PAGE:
Topsham is the first town in Maine to receive recognition from the national SolSmart Program, acknowledging Topsham for encouraging solar development.
“Topsham evaluated local planning, zoning and permitting processes with clear goals to recognize the local landscape and provide specific performance standards for solar energy systems. These actions will benefit property owners and encourage solar energy growth in the area,” according to a May 9 news release.
SolSmart, funded by the U.S. Department of Energy, was established in 2016 and is led by the International City/County Management Association and the Interstate Renewable Energy Council. With over 450 designees and representing over 170 million people nationwide, SolSmart hopes to make solar energy faster, easier and more affordable for local governments and regional organizations, according to its website.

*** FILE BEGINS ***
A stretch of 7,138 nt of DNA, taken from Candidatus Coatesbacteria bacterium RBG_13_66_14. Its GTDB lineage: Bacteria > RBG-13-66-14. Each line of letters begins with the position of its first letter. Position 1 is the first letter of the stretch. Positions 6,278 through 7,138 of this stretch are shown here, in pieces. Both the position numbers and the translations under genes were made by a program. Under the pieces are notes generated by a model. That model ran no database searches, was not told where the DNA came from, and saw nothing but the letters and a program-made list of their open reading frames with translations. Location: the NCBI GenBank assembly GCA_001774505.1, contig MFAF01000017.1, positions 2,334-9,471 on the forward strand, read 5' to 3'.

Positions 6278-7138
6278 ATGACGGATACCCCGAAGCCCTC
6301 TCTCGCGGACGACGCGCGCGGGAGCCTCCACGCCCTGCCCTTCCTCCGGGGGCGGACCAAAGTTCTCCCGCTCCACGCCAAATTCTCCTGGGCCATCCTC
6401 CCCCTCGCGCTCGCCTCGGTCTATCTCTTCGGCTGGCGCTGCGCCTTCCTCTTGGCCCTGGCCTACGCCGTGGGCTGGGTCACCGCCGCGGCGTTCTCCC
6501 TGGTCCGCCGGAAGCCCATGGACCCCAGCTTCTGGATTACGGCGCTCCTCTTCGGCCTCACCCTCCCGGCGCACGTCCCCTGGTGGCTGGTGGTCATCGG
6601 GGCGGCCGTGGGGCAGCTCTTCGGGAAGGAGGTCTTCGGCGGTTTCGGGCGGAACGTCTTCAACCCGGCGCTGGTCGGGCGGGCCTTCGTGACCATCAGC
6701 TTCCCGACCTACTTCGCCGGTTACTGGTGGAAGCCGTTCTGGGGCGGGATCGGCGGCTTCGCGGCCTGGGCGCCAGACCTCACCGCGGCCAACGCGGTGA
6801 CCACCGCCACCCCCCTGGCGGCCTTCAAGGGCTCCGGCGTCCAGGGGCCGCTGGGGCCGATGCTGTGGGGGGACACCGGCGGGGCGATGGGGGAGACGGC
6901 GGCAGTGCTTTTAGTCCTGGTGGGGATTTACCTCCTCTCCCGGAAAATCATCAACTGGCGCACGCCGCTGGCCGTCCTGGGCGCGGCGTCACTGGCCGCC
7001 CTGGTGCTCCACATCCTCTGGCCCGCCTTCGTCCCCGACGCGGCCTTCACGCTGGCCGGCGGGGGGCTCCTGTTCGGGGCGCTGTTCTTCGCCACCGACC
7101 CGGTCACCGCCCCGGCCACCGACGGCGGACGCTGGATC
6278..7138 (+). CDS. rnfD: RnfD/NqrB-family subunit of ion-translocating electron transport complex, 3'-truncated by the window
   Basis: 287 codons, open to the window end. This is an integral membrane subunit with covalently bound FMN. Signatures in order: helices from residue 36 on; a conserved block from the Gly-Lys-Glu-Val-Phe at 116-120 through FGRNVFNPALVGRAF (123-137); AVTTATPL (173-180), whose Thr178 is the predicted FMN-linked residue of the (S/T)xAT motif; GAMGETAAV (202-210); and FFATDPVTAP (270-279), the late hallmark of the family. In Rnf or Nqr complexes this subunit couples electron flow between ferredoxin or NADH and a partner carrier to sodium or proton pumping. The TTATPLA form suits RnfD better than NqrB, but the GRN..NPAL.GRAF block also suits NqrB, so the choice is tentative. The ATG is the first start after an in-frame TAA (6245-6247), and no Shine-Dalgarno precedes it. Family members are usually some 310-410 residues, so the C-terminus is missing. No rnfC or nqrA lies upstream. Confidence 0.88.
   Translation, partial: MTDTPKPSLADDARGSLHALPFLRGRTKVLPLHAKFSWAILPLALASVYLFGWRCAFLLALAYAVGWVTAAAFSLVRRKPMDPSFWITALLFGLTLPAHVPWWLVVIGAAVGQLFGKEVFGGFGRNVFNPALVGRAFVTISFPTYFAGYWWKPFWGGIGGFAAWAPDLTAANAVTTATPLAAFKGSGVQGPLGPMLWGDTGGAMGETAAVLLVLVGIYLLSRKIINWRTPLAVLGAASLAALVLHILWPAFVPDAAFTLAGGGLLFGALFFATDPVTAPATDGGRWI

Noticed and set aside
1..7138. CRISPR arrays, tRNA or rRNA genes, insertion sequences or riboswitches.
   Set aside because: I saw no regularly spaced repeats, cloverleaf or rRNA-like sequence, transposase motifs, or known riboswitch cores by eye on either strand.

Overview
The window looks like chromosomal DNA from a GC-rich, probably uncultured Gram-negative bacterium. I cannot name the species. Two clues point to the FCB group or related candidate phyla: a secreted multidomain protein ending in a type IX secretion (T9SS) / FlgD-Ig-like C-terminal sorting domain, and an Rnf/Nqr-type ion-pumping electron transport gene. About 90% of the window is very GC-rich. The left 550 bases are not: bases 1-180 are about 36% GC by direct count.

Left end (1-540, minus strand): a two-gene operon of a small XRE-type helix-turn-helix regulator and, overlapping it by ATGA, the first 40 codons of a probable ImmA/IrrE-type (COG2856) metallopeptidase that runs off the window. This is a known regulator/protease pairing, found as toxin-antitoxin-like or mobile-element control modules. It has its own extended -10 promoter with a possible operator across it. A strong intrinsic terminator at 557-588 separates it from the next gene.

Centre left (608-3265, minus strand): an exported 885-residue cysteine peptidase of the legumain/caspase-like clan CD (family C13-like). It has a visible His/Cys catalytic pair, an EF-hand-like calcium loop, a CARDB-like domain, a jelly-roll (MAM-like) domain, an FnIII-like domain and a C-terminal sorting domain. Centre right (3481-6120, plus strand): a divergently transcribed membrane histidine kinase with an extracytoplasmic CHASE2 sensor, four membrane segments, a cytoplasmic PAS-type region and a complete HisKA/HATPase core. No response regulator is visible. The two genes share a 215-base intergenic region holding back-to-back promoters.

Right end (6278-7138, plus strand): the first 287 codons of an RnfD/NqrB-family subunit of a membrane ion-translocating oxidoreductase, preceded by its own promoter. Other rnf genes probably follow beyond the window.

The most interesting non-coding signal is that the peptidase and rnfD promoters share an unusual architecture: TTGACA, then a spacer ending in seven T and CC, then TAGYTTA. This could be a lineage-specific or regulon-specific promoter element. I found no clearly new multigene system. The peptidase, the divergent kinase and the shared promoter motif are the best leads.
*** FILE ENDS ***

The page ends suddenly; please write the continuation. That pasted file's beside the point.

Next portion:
“We are excited to see our efforts to support smart solar development in Topsham recognized by industry experts,” said Yvette Meunier, Topsham Energy Committee chair.
In 2020, Topsham adopted the Solar Energy Conversion Systems Ordinance, enabling the use of solar energy without harming natural and working lands.
With the hope of lowering municipal electric bills, saving taxpayer dollars, reducing the town’s carbon footprint, and keeping the energy economy local, Topsham pursued solar energy sources.
Topsham’s Assistant Planner Kate Burch said that the town’s ordinance will be used as an example in the Maine Farmland Trust in an upcoming revision. She said Topsham’s ordinance includes mitigation fees to discourage anyone from placing solar farms on high quality land and habitat.
Topsham municipal buildings are currently powered by offsite solar, while Mount Ararat High School in Topsham, is powered by rooftop solar panels.
“The town has always been interested in ways to better manage funds, reduce energy consumption, and support local initiatives,” Topsham Planning Director Rod Melanson said.
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